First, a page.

Monday, August 27, 2007

Signing an Offer to Lease

If your business is in need of commercial space and you are going to have to lease that space, here are some quick thoughts to keep in mind. First, if you are working with a real estate agent, who is negotiating on your behalf, and that agent is experienced with commercial leasing, you are one step ahead of the game. Still, it would be prudent to run the Offer to Lease by your lawyer before submitting it to the Landlord. It is quite common for a lease agreement to run for three to five years. If you calculate the amount of rent you will pay over the life of that lease you may discover that it one of the biggest contracts you will ever sign. Leases are usually relatively large commitments, which means that you will want to make sure that you understand what you are signing and that you get the best possible deal.

The Offer to Lease may seem harmless - after all, it's not the actual Lease (which gets prepared after the main terms of the lease are agreed upon in the Offer) - but it is actually very important to get this document right. It will form the basis upon which the Lease is drafted and, if an important term is not in the Offer, you may be out of luck when it comes to the Lease. So, what sorts of things should you be thinking about when drafting the Offer? Here are some examples:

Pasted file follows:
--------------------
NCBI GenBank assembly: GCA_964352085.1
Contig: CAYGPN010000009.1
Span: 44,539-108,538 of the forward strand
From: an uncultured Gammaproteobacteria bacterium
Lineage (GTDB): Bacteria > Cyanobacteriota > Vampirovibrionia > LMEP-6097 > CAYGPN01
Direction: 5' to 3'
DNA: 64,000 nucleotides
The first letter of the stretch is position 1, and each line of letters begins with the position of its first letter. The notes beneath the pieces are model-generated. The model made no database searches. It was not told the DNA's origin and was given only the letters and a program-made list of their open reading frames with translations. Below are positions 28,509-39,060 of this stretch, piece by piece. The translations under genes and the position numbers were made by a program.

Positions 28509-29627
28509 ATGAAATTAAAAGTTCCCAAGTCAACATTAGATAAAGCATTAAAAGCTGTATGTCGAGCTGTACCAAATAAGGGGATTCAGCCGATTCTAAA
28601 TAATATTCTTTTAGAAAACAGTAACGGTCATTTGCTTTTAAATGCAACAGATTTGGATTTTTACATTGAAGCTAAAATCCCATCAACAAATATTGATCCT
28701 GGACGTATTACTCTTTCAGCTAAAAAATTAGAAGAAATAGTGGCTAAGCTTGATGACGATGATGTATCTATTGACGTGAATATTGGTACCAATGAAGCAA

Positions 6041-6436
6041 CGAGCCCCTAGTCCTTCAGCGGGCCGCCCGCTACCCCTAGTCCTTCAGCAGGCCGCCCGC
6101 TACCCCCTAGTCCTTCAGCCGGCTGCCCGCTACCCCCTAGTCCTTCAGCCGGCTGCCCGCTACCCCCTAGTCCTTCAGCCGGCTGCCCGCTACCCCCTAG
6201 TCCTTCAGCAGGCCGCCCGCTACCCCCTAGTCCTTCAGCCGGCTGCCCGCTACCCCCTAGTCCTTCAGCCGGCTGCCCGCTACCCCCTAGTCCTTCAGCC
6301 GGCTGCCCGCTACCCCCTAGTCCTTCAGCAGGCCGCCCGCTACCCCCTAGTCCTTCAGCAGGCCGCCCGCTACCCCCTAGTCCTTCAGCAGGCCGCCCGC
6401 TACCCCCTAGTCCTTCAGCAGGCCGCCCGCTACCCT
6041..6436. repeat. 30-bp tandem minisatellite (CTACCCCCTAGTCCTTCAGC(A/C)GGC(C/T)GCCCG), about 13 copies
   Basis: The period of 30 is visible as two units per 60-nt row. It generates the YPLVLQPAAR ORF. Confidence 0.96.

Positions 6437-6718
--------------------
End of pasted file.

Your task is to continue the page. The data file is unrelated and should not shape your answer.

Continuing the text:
1. Who will the Tenant be? Will you be signing personally or through your corporation? If through the corporation, will the Landlord require a personal guarantee or indemnity?

2. Do you have any special signage requirements? Do you require any leasehold improvements to be done by the Landlord? If so, write it in the Offer and be specific.

3. Are you asking for a fixturing period - a month or two that is rent free, or base rent free, in order to get your business up and running?

4. What about stepped-up rent? If you are a new business, perhaps you can negotiate lower rent in the first year in return for slightly higher rent in the following years. This can assist in keeping your overhead low while you are first starting out.

5. If you anticipate the possibility of requiring additional space, you should consider requesting a right of first refusal over adjoining space so that when it comes available, you get the first chance to lease it, if you require it.

6. If there is a provision in the Offer that states that the Tenant agrees to sign the Landlord's standard form of Lease Agreement, make sure you add: "to be negotiated by the parties, acting reasonably." After all, why would anyone agree to sign a document that they have not even seen yet, without retaining the right to negotiate its terms!

7. You may want to negotiate a right to renew the lease for another one or two terms. The wording on this right to renew is important if it is going to be worth anything to you, so, again, a lawyer is recommended. If you have invested a lot of money into leasehold improvements or if the location of your business is a key component to its success, this provision makes good business sense.

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